I used EQ settings on my Yamaha WCX-50 to great effect with my chosen make of actives, until I added the sub, now the settings are absolutely neutral and unflavoured. Before hand they were occasionally too analytical.

I truly believe a sub section of this forum should be created so the sillineess of the them and us situation is a thing of the past. An active thread isn't enough.

I believe we can continue going in endless circles comparing the two different methods of delivering musical pleasure but one of the most important aspects or links in the chain is the quality of the source material. Much of the time that alone renders all this talk utterly meaningless.

That's my limited imput to this discussion.
 

shadders

Well-known member
Nov 19, 2009
152
88
18,670
luckylion100 said:
shadders said:
ChrisIRL said:
Well that kicked off some discussion and thanks all for your contributions. The main points I'm still picking up on are;

1. Actives generally offer better sound quality for a lower price. That probably makes them a better consideration for someone who hasn't already invested in a pricey passive system.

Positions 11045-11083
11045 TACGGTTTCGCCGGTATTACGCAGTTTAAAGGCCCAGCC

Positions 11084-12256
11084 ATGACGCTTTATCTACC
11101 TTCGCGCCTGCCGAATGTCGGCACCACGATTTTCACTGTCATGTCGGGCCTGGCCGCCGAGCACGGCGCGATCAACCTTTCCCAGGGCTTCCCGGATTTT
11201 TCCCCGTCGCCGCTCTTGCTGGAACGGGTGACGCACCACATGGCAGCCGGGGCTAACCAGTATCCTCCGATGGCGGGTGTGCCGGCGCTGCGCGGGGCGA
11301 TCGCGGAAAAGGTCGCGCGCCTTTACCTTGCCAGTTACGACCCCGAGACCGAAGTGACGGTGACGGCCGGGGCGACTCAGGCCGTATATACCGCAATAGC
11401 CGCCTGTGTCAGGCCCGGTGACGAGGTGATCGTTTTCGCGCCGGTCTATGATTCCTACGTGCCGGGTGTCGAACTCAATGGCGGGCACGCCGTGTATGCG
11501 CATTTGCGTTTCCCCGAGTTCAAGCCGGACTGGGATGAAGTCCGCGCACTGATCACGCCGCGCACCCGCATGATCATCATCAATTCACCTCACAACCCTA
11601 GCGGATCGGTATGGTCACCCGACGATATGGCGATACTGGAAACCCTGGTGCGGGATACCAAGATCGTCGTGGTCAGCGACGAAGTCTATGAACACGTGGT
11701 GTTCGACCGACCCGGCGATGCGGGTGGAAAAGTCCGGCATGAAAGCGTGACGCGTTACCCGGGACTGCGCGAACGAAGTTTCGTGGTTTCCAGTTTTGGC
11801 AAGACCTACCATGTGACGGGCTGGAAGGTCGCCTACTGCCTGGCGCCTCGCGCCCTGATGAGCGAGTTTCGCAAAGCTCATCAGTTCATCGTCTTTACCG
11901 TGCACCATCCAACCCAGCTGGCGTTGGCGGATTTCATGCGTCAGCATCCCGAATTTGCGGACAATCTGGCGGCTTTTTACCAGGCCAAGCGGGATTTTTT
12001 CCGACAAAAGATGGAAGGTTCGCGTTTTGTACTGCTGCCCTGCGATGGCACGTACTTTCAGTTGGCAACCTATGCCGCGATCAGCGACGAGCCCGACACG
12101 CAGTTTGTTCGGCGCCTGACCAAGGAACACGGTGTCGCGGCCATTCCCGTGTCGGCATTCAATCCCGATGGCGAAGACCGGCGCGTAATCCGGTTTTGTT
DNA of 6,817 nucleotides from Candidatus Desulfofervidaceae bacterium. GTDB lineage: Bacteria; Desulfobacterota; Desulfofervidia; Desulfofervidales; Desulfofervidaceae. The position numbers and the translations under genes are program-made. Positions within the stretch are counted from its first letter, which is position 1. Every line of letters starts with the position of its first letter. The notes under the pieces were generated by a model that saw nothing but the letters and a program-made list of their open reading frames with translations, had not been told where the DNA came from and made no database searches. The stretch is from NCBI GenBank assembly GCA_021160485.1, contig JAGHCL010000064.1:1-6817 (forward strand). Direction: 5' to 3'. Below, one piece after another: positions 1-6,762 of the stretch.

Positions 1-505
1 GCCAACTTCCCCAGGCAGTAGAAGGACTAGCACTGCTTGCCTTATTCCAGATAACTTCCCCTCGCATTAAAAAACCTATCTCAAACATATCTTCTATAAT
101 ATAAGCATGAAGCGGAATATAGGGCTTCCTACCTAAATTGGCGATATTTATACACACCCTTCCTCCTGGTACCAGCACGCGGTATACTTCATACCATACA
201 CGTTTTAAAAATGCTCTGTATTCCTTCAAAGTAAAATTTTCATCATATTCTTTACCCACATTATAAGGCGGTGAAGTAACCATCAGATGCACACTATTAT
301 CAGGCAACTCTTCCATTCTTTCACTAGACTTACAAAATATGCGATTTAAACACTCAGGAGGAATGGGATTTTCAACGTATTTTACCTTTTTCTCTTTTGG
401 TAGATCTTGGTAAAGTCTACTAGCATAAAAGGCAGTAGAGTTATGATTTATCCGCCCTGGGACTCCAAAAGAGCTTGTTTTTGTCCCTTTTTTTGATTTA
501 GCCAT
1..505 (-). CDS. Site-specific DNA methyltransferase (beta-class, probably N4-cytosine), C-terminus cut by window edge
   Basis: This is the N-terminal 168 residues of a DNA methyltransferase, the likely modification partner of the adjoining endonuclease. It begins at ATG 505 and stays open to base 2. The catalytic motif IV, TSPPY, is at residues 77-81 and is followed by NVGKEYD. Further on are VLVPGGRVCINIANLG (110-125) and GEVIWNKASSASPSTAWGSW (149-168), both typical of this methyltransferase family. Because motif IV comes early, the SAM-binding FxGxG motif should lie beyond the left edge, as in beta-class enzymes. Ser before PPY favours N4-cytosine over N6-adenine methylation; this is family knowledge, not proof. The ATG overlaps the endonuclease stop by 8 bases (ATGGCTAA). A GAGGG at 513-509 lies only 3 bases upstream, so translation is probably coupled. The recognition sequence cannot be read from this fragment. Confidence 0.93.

2. They offer some degree of space saving. If however you still wanted to use your CD player, Dac or whatever you may have you're not gaining much, if you even needed it.

3. Actives can allow for some degree of upgradability. Defeats the point of considering them for me, moving from one monster to the next!

4. Limited choice of appealing designs at a variety of prices. Not something that would bother me too much but some of the plastic looking "studio" designs are a bit nasty.

5. Amplifier is optimal design for the drivers. In a passive system a good amplifier with decent power connected to well designed speakers can't underperform that much, can it?